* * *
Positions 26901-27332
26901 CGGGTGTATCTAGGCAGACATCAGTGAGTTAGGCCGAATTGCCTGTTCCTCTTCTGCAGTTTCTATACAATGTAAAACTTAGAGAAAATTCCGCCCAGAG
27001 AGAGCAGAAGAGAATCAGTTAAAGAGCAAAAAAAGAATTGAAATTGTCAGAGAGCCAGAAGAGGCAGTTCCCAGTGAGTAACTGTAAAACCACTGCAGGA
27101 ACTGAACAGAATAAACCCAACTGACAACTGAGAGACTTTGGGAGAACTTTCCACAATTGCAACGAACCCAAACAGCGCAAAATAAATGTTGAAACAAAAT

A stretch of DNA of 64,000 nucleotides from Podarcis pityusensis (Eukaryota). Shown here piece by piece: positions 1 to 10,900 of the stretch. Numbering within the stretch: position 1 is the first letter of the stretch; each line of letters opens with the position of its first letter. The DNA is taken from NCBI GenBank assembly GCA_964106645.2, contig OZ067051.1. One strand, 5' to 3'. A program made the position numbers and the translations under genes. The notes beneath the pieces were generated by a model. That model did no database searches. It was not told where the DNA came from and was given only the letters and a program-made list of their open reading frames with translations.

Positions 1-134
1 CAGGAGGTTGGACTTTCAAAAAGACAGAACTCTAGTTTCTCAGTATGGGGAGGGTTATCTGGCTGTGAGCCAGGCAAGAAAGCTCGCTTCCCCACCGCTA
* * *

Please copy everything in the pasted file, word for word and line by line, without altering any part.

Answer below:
Positions 26901-27332
26901 CGGGTGTATCTAGGCAGACATCAGTGAGTTAGGCCGAATTGCCTGTTCCTCTTCTGCAGTTTCTATACAATGTAAAACTTAGAGAAAATTCCGCCCAGAG
27001 AGAGCAGAAGAGAATCAGTTAAAGAGCAAAAAAAGAATTGAAATTGTCAGAGAGCCAGAAGAGGCAGTTCCCAGTGAGTAACTGTAAAACCACTGCAGGA
27101 ACTGAACAGAATAAACCCAACTGACAACTGAGAGACTTTGGGAGAACTTTCCACAATTGCAACGAACCCAAACAGCGCAAAATAAATGTTGAAACAAAAT

A stretch of DNA of 64,000 nucleotides from Podarcis pityusensis (Eukaryota). Shown here piece by piece: positions 1 to 10,900 of the stretch. Numbering within the stretch: position 1 is the first letter of the stretch; each line of letters opens with the position of its first letter. The DNA is taken from NCBI GenBank assembly GCA_964106645.2, contig OZ067051.1. One strand, 5' to 3'. A program made the position numbers and the translations under genes. The notes beneath the pieces were generated by a model. That model did no database searches. It was not told where the DNA came from and was given only the letters and a program-made list of their open reading frames with translations.

Positions 1-134
1 CAGGAGGTTGGACTTTCAAAAAGACAGAACTCTAGTTTCTCAGTATGGGGAGGGTTATCTGGCTGTGAGCCAGGCAAGAAAGCTCGCTTCCCCACCGCTA